In response to the first question referred from the Irish High Court, the ECJ held that the medical termination of pregnancy does constitute a “service” within the meaning of Article 60 of the EEC Treaty.  It held that services are “services” within the meaning of the Treaty where they are typically provided for remuneration.  Activities of professions fall within the definition of “services” in the treaty.  The court found that abortion was a medical activity that is normally provided for remuneration and may be carried out as a professional activity.  Moreover, the court rejected the plaintiff’s moral arguments against defining abortion as a “service” because making such moral conclusions is outside the role of the ECJ when some Member States have legalized abortion.

Addressing the High Court’s second and third questions together, the ECJ held that it is not contrary to Community law for a Member State in which abortion is prohibited to inhibit student associations from distributing information about the identity and location of abortion clinics in other Member States, where the clinics in question have no involvement in the distribution of such information.  The court maintained that Article 59 of the EEC Treaty, which prohibits any restriction on the freedom to provide services, does not apply because the link between the defendants and abortion clinics in other Member States was too tenuous.  The defendants were not distributing information on behalf of any economic actor or operator in another Member State.  The court also rejected the defendant’s argument applying Article 62 of the EEC Treaty, which prevents Member States from introducing new restrictions on the freedom to provide services, for the same reasons as its rejection of Article 59.  However, the court turned then to Article 10(1) of the European Convention on Human Rights to assess whether the prohibition of distributing information about clinics in other Member States violated the fundamental rights of freedom of expression and freedom to receive and impart information.  The court found that although it does have jurisdiction to assess the compatibility of national legislation and the European Convention on Human Rights, it does not have such jurisdiction when the national legislation in question falls outside the scope of Community law.  Because of its earlier analysis of Articles 59 and 60, the ECJ found that it did not have such jurisdiction.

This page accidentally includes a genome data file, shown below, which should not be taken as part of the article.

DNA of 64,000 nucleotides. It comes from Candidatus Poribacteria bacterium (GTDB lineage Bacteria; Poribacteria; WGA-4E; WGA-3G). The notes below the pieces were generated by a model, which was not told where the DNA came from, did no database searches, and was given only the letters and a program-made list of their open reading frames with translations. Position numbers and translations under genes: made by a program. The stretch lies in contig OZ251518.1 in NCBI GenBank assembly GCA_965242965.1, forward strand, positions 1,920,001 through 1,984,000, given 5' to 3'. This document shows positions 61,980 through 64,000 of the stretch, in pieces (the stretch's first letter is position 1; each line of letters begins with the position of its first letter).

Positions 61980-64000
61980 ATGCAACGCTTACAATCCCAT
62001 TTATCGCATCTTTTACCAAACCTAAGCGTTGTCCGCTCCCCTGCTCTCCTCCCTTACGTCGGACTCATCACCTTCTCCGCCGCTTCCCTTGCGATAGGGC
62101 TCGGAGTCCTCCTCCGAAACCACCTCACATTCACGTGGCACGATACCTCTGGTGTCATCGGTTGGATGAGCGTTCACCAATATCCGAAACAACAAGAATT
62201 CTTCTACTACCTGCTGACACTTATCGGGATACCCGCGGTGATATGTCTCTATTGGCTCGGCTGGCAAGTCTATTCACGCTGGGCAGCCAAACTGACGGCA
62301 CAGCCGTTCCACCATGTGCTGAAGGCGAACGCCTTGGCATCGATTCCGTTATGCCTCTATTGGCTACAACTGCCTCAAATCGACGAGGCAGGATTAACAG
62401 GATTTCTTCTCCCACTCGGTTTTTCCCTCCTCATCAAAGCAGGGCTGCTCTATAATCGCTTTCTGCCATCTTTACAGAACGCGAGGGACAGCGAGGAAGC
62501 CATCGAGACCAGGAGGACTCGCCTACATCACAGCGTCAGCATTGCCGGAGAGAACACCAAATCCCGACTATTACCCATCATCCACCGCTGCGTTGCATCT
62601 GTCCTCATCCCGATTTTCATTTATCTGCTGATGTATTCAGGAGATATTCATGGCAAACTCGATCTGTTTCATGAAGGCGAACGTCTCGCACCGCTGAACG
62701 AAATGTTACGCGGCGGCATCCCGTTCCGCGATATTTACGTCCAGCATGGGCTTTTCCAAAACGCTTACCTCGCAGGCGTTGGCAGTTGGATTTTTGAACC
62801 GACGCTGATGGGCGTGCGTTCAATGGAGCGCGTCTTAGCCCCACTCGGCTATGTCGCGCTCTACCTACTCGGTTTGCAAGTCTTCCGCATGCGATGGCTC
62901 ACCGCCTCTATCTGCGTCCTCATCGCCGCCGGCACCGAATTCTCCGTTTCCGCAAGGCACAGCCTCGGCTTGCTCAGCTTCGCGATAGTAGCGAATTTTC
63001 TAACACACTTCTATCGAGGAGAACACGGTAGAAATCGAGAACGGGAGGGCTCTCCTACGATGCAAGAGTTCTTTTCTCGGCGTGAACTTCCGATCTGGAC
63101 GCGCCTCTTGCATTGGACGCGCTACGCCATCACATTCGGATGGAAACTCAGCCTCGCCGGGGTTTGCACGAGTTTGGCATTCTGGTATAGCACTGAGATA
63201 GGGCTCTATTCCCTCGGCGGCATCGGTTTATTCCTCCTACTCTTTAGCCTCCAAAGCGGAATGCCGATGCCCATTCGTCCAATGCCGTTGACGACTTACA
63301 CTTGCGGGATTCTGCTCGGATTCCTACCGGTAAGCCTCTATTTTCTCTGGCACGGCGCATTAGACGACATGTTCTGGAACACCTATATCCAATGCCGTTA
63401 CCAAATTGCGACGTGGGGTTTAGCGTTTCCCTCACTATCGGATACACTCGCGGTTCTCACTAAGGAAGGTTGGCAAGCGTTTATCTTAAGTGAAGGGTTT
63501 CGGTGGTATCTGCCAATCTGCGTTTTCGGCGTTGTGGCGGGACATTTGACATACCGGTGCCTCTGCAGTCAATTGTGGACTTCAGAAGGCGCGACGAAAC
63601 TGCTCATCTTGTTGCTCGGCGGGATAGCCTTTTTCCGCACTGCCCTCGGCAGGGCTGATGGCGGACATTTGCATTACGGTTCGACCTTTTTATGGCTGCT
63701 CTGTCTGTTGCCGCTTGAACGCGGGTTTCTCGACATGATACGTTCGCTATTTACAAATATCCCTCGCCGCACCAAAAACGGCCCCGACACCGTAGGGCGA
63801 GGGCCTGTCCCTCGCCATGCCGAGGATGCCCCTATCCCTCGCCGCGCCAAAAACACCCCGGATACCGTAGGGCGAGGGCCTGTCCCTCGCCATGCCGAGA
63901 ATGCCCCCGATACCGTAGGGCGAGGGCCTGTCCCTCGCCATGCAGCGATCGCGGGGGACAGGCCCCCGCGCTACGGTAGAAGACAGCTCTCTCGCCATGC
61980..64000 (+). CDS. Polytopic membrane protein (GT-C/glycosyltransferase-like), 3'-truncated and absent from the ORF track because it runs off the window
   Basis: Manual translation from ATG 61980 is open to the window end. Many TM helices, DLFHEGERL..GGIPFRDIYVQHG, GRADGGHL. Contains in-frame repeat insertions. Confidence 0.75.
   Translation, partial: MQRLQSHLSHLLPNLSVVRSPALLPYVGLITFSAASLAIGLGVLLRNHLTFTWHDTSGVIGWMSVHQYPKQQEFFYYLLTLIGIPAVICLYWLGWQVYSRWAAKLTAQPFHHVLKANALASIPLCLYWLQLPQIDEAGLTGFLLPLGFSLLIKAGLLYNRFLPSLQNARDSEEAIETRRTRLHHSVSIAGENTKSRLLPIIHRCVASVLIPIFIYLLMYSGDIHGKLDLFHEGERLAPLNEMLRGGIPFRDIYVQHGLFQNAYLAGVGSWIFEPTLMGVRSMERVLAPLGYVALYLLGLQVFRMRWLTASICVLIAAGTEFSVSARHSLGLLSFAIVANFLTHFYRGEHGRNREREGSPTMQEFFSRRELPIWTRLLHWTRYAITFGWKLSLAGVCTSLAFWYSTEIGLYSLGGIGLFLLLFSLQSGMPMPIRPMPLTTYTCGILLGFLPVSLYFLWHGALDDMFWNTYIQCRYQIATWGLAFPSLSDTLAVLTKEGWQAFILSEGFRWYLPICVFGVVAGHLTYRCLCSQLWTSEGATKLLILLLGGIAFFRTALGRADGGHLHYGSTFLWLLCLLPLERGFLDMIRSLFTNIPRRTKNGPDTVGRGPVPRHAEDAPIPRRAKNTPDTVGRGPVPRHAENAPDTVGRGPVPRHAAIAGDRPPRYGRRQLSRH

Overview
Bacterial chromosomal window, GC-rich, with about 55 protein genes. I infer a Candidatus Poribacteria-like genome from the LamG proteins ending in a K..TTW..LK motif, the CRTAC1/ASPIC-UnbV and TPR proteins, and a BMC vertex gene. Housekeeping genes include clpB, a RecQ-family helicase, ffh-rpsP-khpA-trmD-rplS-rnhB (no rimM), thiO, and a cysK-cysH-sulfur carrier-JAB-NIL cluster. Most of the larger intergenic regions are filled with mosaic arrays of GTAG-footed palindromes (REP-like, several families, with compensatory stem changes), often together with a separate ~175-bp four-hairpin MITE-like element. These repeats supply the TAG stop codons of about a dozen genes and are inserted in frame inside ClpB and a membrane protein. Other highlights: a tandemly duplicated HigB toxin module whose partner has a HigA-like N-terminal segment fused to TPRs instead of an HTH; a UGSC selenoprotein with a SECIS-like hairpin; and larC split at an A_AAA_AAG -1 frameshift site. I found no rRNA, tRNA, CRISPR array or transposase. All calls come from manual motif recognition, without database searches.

“[M]edical termination of pregnancy, performed in accordance with the law of the State in which it is carried out, constitutes a service within the meaning of Article 60 of the Treaty.” (para 21).

“The information to which the national court’s questions refer is not distributed on behalf of an economic operator established in another Member State.  On the contrary, the information constitutes a manifestation of freedom of expression and of the freedom to impart and receive information which is independent of the economic activity carried on by clinics established in another Member State.” (para 26).

“Thirdly and lastly, the defendants in the main proceedings maintain that a prohibition such as the one at issue is in breach of fundamental rights, especially of freedom of expression and the freedom to receive and impart information, enshrined in particular in Article 10(1) of the European Convention on Human Rights.” (para 30).